Writing in the Discipline: Relationship to the Ways of Knowing and Doing
Writing in the discipline is founded on a relationship between knowing, doing, and writing. It is important that we understand the two categories creating disciplines: domains of knowledge and the ways of knowing. The domains of knowledge suggest declarative or conceptual knowledge and the knowing infers procedural or process knowledge. Michael Carter addresses this relationship in his article Ways of Doing, Knowing, and Writing in the Disciplines. Carter emphasizes that “writing is a way of knowing in the discipline”, meaning there is a link between the knowing inside our discipline and the ways of writing. He is not incorrect in his argument that the ways of knowing and doing affect the ways of writing in the disciplines, but it can also be argued that the ways of writing and doing influence the knowing in the discipline. Based on that idea we must view the ways of writing writing as a chronological process involving the knowing and the doing as influencing the ways of writing. Rather, we must understand how they are interconnected within our disciplines. For example, Carter argues that the knowledge and ways of knowing in the science metadiscipline influence the ways of doing a lab and writing the lab report. My argument is that this relationship can also function in the opposite direction. The way of doing the lab and writing the lab report can influence the knowing in the discipline of science. The purpose of this piece will be to develop an understanding of how the ways of doing bridge the gap between the ways of knowing and writing inside or across disciplines.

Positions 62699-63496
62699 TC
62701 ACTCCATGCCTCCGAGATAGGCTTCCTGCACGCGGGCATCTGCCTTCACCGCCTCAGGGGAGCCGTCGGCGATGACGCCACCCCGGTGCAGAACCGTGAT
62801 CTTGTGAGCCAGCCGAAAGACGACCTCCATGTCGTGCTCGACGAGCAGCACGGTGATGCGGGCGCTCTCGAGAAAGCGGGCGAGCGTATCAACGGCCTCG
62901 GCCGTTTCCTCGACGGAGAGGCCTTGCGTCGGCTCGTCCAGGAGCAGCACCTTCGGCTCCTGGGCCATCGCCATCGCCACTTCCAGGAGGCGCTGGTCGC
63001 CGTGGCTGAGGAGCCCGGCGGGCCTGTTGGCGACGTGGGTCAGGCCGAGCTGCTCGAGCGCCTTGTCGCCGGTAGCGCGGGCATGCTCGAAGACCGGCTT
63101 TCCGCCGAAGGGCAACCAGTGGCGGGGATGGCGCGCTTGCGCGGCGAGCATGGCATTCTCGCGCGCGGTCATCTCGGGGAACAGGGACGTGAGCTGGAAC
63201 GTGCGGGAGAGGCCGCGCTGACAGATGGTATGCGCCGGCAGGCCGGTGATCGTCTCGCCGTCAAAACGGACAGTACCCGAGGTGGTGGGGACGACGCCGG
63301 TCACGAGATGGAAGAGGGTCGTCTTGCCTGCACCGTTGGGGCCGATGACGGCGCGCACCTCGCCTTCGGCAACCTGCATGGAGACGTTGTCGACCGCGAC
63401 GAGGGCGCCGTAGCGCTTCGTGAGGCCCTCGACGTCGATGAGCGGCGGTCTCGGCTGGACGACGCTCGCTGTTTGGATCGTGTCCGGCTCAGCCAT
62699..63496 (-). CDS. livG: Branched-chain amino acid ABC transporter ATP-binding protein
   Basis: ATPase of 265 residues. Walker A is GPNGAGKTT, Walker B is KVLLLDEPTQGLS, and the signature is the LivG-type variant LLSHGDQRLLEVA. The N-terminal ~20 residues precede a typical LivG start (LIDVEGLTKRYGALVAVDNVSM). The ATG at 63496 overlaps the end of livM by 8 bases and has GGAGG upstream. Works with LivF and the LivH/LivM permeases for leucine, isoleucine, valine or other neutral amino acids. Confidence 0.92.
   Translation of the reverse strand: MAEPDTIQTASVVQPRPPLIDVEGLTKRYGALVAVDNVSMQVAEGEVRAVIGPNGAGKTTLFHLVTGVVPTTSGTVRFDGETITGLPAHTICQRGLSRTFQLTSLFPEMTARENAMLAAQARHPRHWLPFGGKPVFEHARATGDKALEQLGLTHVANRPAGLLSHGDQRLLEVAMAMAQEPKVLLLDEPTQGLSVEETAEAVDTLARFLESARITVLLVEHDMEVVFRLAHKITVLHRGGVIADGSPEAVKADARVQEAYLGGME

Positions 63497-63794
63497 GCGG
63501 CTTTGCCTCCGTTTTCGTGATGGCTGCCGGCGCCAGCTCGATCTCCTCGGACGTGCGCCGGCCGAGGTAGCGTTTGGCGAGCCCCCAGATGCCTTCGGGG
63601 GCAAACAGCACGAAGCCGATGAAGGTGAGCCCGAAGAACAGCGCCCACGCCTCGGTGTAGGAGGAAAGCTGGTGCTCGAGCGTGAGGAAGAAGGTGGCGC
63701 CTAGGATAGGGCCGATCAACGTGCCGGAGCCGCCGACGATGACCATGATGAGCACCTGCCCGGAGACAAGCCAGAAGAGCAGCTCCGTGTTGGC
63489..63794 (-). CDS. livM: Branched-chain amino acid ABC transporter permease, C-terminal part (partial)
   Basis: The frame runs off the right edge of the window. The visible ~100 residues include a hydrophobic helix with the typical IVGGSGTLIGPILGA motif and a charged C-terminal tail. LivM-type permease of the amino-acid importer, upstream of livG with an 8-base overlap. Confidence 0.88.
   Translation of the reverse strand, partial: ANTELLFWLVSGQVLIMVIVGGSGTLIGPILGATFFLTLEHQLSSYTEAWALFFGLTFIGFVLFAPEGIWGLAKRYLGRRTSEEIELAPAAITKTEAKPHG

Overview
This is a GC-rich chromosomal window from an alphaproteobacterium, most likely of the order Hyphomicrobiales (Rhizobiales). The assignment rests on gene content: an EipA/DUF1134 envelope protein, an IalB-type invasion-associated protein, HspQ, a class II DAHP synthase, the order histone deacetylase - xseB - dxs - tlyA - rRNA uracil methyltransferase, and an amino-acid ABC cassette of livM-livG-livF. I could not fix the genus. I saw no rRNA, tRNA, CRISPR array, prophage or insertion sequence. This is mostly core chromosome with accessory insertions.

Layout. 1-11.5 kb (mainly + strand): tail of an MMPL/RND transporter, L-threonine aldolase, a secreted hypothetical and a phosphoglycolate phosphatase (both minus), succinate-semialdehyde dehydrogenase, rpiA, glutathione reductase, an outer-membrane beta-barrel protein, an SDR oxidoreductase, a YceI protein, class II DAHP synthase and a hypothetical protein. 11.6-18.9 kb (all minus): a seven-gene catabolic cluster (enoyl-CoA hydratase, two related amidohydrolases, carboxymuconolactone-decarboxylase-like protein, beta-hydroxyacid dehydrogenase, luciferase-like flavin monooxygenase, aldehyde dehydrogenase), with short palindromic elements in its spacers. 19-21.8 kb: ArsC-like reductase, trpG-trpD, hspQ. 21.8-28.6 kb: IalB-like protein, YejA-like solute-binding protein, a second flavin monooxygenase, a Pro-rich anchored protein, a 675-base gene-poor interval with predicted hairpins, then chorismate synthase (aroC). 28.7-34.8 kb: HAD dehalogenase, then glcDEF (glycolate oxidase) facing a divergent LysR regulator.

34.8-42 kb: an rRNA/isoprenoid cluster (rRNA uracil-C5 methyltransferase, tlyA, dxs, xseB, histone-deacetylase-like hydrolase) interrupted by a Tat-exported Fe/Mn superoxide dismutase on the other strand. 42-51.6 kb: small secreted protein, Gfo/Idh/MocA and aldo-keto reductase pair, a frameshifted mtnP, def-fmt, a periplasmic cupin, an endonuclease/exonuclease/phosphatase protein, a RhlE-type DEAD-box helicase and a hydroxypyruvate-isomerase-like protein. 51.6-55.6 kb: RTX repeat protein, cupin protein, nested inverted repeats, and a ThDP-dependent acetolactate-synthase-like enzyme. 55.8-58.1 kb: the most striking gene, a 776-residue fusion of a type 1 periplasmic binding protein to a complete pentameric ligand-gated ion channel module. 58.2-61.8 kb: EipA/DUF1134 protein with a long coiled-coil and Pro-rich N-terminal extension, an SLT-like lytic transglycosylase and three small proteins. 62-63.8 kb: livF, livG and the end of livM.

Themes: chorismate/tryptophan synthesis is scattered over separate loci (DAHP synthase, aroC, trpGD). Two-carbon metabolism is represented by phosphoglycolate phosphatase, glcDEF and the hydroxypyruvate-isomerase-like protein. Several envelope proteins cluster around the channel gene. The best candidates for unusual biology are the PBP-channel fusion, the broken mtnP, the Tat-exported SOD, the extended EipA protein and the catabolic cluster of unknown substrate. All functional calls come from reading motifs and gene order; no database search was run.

The University of Maine’s Persuasive and Analytical Writing course has been redesigned to emphasize this relationship between the ways of knowing, doing, and writing inside and across disciplines using a curriculum based on the concept of genres. The ENG 212 Syllabus helps us to understand that genres are “not simply...
Cited: Carter, Michael. “Ways of Knowing, Doing, and Writing in the Disciplines.” CCC 58.3 (2007): 385 – 418
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Dryer, Dylan and et al. “ENG 212 – Persuasive and Analytical Writing: Course Syllabus.” September 05, 2013.
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